Bourbon Cowboy

The adventures of an urbane bar-hopping transplant to New York.

My Photo
Location: New York, New York, United States

I'm a storyteller in the New York area who is a regular on NPR's "This American Life" and at shows around the city. Moved to New York in 2006 and am working on selling a memoir of my years as a greeting card writer, and (as a personal, noncommercial obsession) a nonfiction book called "How to Love God Without Being a Jerk." My agent is Adam Chromy at Artists and Artisans. If you came here after hearing about my book on "This American Life" and Googling my name, the "How to Love God" book itself isn't in print yet, and may not even see print in its current form (I'm focusing on humorous memoir), but here's a sample I've posted in case you're curious anyway: Sample How To Love God Introduction, Pt. 1 of 3. Or just look through the archives for September 18, 2007.) The book you should be expecting is the greeting card book, about which more information is pending. Keep checking back!

Sunday, February 12, 2006

Panic at 30,000 Feet

I just got back from an initial trip to New York, since I figured I should fly in and get an apartment so I'd know how much room I had to pack for. There are a few stories from the naked city I thought I'd share, and we start with a tale of panic.

I had just gotten to the airport in Jacksonville when I felt an overwhelming terror overtake me. In many ways it felt like the standard panic attack that ex-fundies like myself are often heir to: weakness in the legs, tense chest and throat, ultrathumpety heart. But conventional panic attacks rarely last more than a few minutes. This was a longer, more sustained anxiety, like the kind I had the one time I smoked pot and rattled myself to pieces for the next four hours. I found myself sitting outside the gate at Jacksonville International feeling utterly exhausted, yet utterly restless. I couldn’t sleep, felt no urge to eat, and couldn’t seem to focus on anything I tried to read. All I could do was worry, and the worrying was of the worst possible type: the helpless sort of “what if a comet hits the earth and we all die” sort of worry you can do nothing about. Clearly my chief fear was of the future. What the hell did I think I was doing, actually planning an honest-to-God move to New York City? Once I started on this trip, there was no going back. I started wondering how much of most people’s fear of the future isn’t really a form of commitment-phobia.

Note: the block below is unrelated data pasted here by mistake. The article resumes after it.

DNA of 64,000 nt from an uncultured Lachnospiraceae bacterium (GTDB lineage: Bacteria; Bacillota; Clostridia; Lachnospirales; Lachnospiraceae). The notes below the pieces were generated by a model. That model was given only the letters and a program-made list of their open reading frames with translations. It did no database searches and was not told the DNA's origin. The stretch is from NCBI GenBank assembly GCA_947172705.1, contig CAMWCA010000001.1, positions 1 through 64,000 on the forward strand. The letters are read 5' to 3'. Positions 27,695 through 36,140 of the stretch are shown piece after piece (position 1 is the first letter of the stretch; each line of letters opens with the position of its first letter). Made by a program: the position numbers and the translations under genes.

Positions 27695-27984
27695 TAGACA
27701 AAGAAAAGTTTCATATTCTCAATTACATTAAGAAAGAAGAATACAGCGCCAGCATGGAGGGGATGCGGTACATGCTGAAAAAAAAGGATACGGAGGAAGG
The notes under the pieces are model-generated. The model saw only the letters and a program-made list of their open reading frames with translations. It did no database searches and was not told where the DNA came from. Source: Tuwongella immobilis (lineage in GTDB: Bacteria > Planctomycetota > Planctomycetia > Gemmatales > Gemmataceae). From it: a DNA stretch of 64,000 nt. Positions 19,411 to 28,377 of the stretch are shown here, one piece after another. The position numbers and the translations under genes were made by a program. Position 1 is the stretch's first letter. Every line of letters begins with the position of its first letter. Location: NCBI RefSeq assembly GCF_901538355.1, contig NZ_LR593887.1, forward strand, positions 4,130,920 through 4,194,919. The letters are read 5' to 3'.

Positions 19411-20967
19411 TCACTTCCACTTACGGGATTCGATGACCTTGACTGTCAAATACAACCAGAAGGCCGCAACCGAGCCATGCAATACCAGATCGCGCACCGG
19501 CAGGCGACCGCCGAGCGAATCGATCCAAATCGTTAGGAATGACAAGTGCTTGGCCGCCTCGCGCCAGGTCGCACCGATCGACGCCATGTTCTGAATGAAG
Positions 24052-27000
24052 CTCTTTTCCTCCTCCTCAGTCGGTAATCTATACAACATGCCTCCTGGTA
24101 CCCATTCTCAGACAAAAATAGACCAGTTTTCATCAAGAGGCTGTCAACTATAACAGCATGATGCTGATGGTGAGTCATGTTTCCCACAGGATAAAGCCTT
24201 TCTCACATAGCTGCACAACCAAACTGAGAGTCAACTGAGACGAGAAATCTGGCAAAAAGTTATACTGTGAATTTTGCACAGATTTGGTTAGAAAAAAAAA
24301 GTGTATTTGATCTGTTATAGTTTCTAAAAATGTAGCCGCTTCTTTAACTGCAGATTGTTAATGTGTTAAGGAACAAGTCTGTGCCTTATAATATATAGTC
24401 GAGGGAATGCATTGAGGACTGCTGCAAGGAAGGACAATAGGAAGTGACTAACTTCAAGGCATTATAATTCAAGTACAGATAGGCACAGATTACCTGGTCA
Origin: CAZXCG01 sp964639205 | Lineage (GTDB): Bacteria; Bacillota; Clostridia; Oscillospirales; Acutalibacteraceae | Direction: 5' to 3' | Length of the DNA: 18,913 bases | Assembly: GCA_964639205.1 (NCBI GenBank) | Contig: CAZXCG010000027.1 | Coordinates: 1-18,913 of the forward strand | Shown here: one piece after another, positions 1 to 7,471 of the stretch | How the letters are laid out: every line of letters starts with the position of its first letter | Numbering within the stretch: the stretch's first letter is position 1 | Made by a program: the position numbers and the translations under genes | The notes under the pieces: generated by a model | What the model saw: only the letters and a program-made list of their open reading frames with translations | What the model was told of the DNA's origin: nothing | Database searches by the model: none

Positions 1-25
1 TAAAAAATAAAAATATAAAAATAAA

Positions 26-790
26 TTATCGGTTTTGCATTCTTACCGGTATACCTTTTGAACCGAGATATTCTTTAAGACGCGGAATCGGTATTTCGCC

At any rate, I soldiered on, but I was miserable the entire time. After a three-hour car trip, I shambled through the gate, waited for my flight, and couldn’t read, eat, or concentrate. They called at the gate, I made my way through in a kind of dreadful dream, and sat in the chair and didn’t move and couldn’t concentrate. We took off, and I got even more nervous, then once we leveled off I quieted to earlier level of nervousness. It was like that for eight hours. I don’t know if it was the lack of food, the exhaustion from the road, or some combination of the two coupled with my natural hypochondriac tendencies, but I felt this terror as an actual physical ache throughout my entire body, and it foiled my every attempt to close my eyes and get comfortable.

And then a funny thing happened. The moment I landed in Manhattan, I felt excited instead. When I got off the Q33 bus and onto the subway that would take me to my friend Ryan’s place, I felt my body practically throbbing with energy. I finally made it to Ryan’s apartment in Chelsea and, after we hugged and I threw down my luggage, I said, “What do you want to do?” I should have been dead on my feet, but I couldn’t sit still. And then, as we walked to a nearby eatery, I caught myself looking around me at the thoroughly normal people on all sides and I thought, “I bet I’m smarter and more talented than that guy, and he’s obviously got a job here.” I stood in line for a drink and thought, “That woman in front of me is pretty, but I bet she doesn’t have a Ph.D. or a publication record that includes the Atlantic Monthly.” And there were actual typos in the menu, and at that point I relaxed and said, “Obviously, this town still has room for one more competent writer.”

Then I came back to Ryan’s place and slept for about fourteen hours. But I was no longer scared. I feel silly claiming to have discovered something so banal, but just as Hallmark taught me the painful truth that money can’t buy happiness, so this apartment-shopping trip had already taught me another valuable lesson: the fear is always worse than the reality. To put it another way, if you find you are a nervous, high-strung person, the good news is: you’re wrong most of the time. Practically everything I discovered about New York over the next few days assuaged all my fears and made this overstuffed island feel downright conquerable.


Post a Comment

<< Home